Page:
ABC's of Grief: A Handbook for Survivors was published by Baywood Publishing in 2003. This handbook was a product of the authorís own grief experience and includes materials collected over a period of three years.
In 2004, another elf-help childrenís book entitled Learning To Be A Good Friend: A Kidís Guide to Friendship was published by Abbey Press. Since then this book has been published in Spain, Norway, Poland, Brazil, and Korea, China, India, Sweden etc. It has also been licensed for publication in Egypt, Russia and many other countries.. Another Kid's Elf Help book on the subject of prejudice and diversity called God made Us One by One was published in November 2009. The School Factory (2010) is her first fictional piece about the state of our public school system. Worry, Worry Go Away was published in 2012.
Christine writes full time, presents workshops, and works as a consultant. She speaks at national conferences, and has conducted "Publishing Tips" workshops at Barnes and Noble Bookstores, and other bookstores across the country. She has had a regular schedule of book signings, and has presented workshops on "Spirituality in Relationship" for the various church groups and the Episcopal Church through Morehouse Publishing Group.
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The School Factory ----2010 - AVAILABLE NOW ON WWW.AMAZON.COM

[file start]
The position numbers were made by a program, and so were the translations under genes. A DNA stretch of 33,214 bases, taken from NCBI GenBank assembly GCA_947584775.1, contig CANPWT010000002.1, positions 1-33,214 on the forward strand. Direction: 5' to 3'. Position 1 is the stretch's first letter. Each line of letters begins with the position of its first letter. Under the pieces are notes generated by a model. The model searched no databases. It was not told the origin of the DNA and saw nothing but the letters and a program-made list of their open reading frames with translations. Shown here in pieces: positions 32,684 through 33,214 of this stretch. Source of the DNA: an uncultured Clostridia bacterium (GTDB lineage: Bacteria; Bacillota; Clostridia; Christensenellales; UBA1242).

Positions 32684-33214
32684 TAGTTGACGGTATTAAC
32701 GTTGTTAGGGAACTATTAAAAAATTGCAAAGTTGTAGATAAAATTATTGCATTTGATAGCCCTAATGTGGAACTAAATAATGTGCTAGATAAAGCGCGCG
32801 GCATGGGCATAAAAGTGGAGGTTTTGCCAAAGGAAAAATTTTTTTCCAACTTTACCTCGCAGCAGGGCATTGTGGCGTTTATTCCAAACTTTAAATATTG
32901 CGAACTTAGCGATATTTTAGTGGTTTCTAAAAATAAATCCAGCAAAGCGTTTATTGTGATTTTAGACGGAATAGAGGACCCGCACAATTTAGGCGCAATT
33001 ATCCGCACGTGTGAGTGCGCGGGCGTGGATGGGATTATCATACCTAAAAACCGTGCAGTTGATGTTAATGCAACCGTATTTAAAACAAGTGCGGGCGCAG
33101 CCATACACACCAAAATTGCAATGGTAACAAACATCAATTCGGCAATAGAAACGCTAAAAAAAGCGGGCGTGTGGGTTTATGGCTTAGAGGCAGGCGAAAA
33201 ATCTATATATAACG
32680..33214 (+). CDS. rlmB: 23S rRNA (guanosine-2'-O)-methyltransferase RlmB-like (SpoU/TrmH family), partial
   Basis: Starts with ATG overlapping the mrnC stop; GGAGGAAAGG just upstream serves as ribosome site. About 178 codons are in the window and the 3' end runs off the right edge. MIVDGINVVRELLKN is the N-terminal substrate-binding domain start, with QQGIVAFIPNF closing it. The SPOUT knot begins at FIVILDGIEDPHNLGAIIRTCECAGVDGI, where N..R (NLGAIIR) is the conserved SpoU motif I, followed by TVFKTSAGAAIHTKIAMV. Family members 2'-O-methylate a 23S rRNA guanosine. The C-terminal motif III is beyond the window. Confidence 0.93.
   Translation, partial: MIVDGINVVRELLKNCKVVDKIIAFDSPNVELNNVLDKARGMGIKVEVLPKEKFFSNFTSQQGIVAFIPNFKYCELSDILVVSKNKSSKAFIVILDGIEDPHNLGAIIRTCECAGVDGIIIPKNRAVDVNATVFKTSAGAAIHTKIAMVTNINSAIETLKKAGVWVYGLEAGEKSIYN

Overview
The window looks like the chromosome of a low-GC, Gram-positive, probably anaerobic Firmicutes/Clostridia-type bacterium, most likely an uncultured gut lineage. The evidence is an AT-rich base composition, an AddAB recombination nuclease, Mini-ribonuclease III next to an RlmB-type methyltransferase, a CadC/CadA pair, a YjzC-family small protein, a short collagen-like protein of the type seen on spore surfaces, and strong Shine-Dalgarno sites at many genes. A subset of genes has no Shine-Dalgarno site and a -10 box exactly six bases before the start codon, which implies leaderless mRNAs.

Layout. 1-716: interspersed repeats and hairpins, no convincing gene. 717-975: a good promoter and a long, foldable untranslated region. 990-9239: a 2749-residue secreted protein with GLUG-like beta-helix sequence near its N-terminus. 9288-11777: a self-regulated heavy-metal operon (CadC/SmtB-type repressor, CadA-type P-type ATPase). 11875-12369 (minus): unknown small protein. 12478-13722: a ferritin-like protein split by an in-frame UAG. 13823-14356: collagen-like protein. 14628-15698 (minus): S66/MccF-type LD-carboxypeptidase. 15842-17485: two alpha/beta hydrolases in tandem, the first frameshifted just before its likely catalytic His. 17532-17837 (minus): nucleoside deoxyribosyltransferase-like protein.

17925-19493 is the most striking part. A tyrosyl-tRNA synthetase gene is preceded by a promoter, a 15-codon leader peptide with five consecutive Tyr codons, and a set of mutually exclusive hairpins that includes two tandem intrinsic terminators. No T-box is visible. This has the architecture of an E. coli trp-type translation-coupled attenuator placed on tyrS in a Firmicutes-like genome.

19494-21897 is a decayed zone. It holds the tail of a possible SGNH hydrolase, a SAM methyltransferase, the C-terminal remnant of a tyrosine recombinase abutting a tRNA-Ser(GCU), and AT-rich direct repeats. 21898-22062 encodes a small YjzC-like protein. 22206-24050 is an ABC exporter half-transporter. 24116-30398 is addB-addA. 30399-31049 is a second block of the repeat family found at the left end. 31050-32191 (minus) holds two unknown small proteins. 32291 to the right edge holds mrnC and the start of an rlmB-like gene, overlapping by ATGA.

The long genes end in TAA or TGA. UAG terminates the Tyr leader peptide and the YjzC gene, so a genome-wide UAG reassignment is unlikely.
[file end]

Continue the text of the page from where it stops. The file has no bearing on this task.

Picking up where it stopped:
Written in the style of Mitch Albom's, The Five People You Meet in Heaven, The School Factory by Christine Adams switches time from present day, to the past and into the future. The commanding day is June 10th. The primary storyteller, Jenny Anderson, a loved senior English teacher. As the story opens, "Mrs. A." is in a head-on collision on her way to the graduation. In her unconscious state, she traces the year flashing back to events involving a dozen students. Their issues include illiteracy, early pregnancy, learning disabilities, crime, homosexuality, sexual perversion, racial bias, alcoholism and drug addiction or experimentation. The conflict - their "real" human issues versus the "inhumane" school institution.
By symbolically making all kids "products" tracked on different conveyor belts - in the factory, the author rips open the heart and soul of Heritage High. Throughout the parable, the conflict between the human needs of the teens and the rules of the factory builds. Some kids drop off the conveyor belt; one, Jim Bartlett, chooses suicide as his way out. In the last thread of the novel, the dying teacher meets Jim Bartlett. With Jim, now as her teacher, she experiences a true "TIMELESSNESS". She sees her students in their future lives. By expanding time, the author is able to help the teacher and the reader make sense of the incongruity and emptiness of a typical year in the school factory.
God Made Us One By One helps children define and recognize prejudice. It explains how prejudice can poison a person's mind and close it before the person really gets to know someone. We were created in God's image --each one of us, with all our differences. If we are to live in a world of harmony, our children must be shown how to live, learn,and work with others who are different.